Film Noir

Roy Del Ruth – Red Light (1949)

Synopsis:
Nick Cherney, in prison for embezzling from Torno Freight Co., sees a chance to get back at Johnny Torno through his young priest brother Jess. He pays fellow prisoner Rocky, who gets out a week before Nick, to murder Jess…who, dying, tells revenge-minded Johnny that he’d written a clue “in the Bible.” Frustrated, Johnny obsessively searches for the missing Gideon Bible from Jess’s hotel room. Meanwhile, Nick himself gets out with murder still in his heart. But another factor is in play that none of them (except the murdered Jess) had planned on. Read More »

Stuart Heisler – Storm Warning (1951)

Quote:
Marsha Mitchell, a traveling dress model, stops in a southern town to see her sister who has married a Ku Klux Klansman. Marsha sees the KKK commit a murder and helps District Attorney Burt Rainey in bringing the criminals to justice. Read More »

Joseph Losey – The Big Night (1951)

A film noir treatise about the coming of age of a young man is beautifully realized by the great Joseph Losey. John Drew Barrymore zigzags through the sordid vortex of downtown Los Angeles while seeking vengeance on the man who beat his Father. This superbly crafted “trial by fire” tale with memorable dialogue and shaded photography co-stars Preston Foster, Joan Lorring, Harold St. John and Dorothy Comingore Read More »

Victor Saville – Conspirator (1949)

London, 1949. A young American beauty, Melinda Greyton, flighty and immature, falls in love with a dashing but solitary and lonely English major, Michael Curragh, and he with her. His aged aunt, his only family, urges him to marry her, and he does. The trouble is, he’s an agent for the Soviets. His control is unhappy that he’s married without the Party’s consent. Melinda figures out he’s a spy and a traitor, and she develops some backbone and maturity when he tries to convince her to go along with him. She demands that he cease spying at about the same time that his control orders him to kill her. Is she safe? Is there any way he can satisfy conflicting loyalties? Read More »

Douglas Sirk – Lured (1947)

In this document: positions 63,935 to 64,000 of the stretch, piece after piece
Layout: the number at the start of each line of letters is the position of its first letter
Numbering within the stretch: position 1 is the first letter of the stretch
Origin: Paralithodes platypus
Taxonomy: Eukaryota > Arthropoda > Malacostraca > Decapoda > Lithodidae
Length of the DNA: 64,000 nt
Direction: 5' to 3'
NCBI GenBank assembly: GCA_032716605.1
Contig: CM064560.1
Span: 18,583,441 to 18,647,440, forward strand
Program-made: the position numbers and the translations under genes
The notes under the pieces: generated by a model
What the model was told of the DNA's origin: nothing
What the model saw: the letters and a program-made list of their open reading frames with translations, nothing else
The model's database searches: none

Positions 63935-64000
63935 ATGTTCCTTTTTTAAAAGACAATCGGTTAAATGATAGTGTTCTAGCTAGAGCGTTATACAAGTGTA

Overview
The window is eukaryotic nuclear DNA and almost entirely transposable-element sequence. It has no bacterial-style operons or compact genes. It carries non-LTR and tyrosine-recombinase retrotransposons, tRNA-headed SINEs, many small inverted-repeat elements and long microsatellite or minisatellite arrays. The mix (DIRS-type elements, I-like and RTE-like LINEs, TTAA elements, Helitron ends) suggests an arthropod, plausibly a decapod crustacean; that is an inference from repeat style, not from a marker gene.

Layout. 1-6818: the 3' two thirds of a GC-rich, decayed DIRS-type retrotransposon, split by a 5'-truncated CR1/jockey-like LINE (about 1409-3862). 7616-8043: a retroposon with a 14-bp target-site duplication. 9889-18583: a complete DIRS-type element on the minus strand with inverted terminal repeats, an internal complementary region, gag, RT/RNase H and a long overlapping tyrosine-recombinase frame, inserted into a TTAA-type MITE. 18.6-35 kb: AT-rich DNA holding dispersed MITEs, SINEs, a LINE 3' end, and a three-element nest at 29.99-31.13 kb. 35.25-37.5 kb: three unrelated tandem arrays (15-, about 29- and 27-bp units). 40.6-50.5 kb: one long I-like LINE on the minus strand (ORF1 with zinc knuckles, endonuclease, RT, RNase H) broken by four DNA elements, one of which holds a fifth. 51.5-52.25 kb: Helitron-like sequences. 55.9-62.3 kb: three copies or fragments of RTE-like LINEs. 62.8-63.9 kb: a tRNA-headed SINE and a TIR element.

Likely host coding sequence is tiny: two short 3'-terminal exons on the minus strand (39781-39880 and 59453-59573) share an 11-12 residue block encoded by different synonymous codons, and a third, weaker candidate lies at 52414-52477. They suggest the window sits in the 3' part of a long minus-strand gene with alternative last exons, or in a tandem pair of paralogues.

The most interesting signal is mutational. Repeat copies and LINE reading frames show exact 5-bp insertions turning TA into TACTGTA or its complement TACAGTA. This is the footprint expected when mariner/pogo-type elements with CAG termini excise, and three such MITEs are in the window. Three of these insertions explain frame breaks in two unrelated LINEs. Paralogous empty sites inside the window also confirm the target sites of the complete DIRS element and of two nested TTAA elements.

A serial killer in London is murdering young women whom he meets through the personal columns of newspapers; he announces each of his murders to the police by sending them a cryptic poem. After a dancer disappears, the police enlist an American friend of hers, Sandra Carpenter, to answer advertisements in the personal columns and so lure the killer. Read More »

Fritz Lang – Hangmen Also Die! (1943)

Synopsis:
Set in Czechoslovakia during the Nazi occupation, Hangmen Also Die depicts an Eastern Europe populated by spies, traitors and revolutionaries…a deadly funhouse of political intrigue in which every personal encounter brings with it the threat of betrayal.
Pursued by the Germans after the assassination of Reinhard Heydrich, Dr. Svobonda (Brian Donlevy) enlists the aid of a young woman (Anna Lee) who is oblivious to the lethal crosscurrents that surround her. As she learns more about the mysterious doctor, she grows aware of the involvement of her father (Walter Brennan) and fiance (Dennis O’Keefe) in the resistance, and soon finds herself entangled in the revolution’s secret operations. Read More »

Frank Tuttle – Suspense (1946)

If Republic’s skating star Vera Hruba Ralston could go “dramatic”, so too could Monogram’s skating star Belita. Produced by the enterprising King Brothers, Suspense takes place in an ice-skating emporium owned by Frank Leonard (Albert Dekker). No-good heel Joe Morgan (Barry Sullivan) not only strongarms Leonard into sharing the establishment’s profits, but also tries to move in on Leonard’s wife Roberta (Belita). Read More »